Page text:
We were able to right before the pandemic hit. There was research by Korn ferry that talked about the key leadership traits being tolerance for ambiguity and adaptability. And so as the pandemic was unfolding I was thinking about the fact that oftentimes women can wait until things settle down before they step up, right into a situation. And so we quickly moved our programs from in person to virtual with and started redesigning them, because we didn’t want to just take our program content and then go on to a platform, we actually redesigned them to leverage the platform to heighten engagement of everyone that’s involved, and used as kind of a main focus on creating for the women, a tolerance for ambiguity and adaptability. Because at the end, we wanted the women to take to leverage this moment in time for themselves and show up strongly as leaders. So now were 1516 months past that. And what we’re seeing is, the women not only rose to the occasion, but they certainly have taken advantage, we are seeing women during the pandemic 60 to 70% of the women are promoted, have expanded roles, they really took their opportunity of being involved in the program to assess how they create impact during this time for their organizations. And I should also say that the companies that we partner with are organizations that in the, in the height of the pandemic, was saying it’s important that we continue to invest in developing women during this time. So not only did they did it, not, they didn’t pull back on their participation, they in many events, in many of the companies, they increased it because they felt this was a great opportunity to make sure that coming out of this pandemic, we have a strong cohort of women ready to step into leadership roles. So, you know, people talk about, you know, getting back to work and return to normal, I don’t think that we can land in a spot where we left in March of 2020, we are focused on landing in a better spot, right? How can we take the lessons learned during this period of disruption, and enhance the way that we work, enhance leaders understanding that for many women, you know, there, there were stresses during this pandemic, that created many of them to opt out, which is why we see the the the increase in that wage gap, women just opted out. And so what I would say to women who are struggling, who are listening to this saying, you know, I don’t know if I can handle it. Life is never either or I either work or I don’t work. Think about how do you need to work? What are the ways in which you can contribute in your organization? And what are the things that you need in order to manage your whole life effectively. So we saw a lot of women kind of say, saying, I can work from these hours to these hours, then my kids are on zoom school. And they were able to create a framework that allowed them to manage their life. And were and not have that additional stress, like, Oh, my God, I need to do everything. No, you don’t. You need to do what’s important today. That’s all that you need to do. And then tomorrow, do what’s important tomorrow. But let’s not get ahead of ourselves, let’s be kind to ourselves, and think about what’s the design that I want for my life.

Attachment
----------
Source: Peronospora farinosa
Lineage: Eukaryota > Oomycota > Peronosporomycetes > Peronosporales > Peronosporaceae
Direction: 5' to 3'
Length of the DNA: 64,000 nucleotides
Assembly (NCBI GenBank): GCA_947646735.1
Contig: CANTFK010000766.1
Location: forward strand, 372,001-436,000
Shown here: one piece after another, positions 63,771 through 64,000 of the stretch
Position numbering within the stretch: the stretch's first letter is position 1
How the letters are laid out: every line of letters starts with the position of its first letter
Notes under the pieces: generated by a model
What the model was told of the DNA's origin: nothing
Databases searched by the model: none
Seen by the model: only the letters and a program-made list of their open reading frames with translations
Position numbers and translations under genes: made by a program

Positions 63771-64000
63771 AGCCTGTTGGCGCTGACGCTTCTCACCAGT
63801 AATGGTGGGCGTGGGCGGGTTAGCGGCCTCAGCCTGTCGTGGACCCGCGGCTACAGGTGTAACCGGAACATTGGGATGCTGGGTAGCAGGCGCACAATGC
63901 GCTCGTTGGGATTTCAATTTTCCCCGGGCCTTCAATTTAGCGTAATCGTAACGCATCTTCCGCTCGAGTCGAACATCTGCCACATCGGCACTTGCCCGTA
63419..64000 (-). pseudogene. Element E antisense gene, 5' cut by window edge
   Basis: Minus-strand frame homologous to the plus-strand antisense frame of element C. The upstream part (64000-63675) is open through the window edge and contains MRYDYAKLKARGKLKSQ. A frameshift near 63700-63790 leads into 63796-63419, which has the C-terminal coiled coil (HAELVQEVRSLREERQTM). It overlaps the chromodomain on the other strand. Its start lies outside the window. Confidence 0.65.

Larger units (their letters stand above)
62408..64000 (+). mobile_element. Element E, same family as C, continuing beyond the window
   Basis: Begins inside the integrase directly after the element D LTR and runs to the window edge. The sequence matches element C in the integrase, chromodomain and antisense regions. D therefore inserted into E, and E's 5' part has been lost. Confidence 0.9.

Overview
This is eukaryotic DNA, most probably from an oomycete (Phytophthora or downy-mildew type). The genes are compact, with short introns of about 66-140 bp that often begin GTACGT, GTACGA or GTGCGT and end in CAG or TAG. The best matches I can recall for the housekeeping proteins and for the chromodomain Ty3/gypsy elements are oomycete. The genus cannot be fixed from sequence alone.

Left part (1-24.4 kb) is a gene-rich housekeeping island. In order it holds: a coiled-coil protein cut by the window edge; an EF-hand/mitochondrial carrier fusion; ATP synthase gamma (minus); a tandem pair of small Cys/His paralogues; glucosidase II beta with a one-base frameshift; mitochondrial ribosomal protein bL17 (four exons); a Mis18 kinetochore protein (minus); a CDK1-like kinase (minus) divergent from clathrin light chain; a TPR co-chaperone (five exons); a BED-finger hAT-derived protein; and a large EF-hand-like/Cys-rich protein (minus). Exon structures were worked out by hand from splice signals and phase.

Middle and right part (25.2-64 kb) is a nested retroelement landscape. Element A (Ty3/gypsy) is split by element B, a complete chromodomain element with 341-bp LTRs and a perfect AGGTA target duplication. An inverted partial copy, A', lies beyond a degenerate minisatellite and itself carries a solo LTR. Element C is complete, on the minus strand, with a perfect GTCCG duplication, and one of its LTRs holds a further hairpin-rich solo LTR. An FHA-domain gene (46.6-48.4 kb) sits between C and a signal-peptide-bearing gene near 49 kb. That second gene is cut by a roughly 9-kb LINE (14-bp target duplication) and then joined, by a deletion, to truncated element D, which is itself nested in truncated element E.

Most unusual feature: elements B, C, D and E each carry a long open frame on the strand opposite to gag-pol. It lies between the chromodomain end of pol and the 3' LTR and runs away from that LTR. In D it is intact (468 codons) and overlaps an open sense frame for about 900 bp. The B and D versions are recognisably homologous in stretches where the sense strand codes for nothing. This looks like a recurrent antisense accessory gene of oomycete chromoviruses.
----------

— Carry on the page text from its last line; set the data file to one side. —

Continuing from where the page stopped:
Karen Yankovich 28:44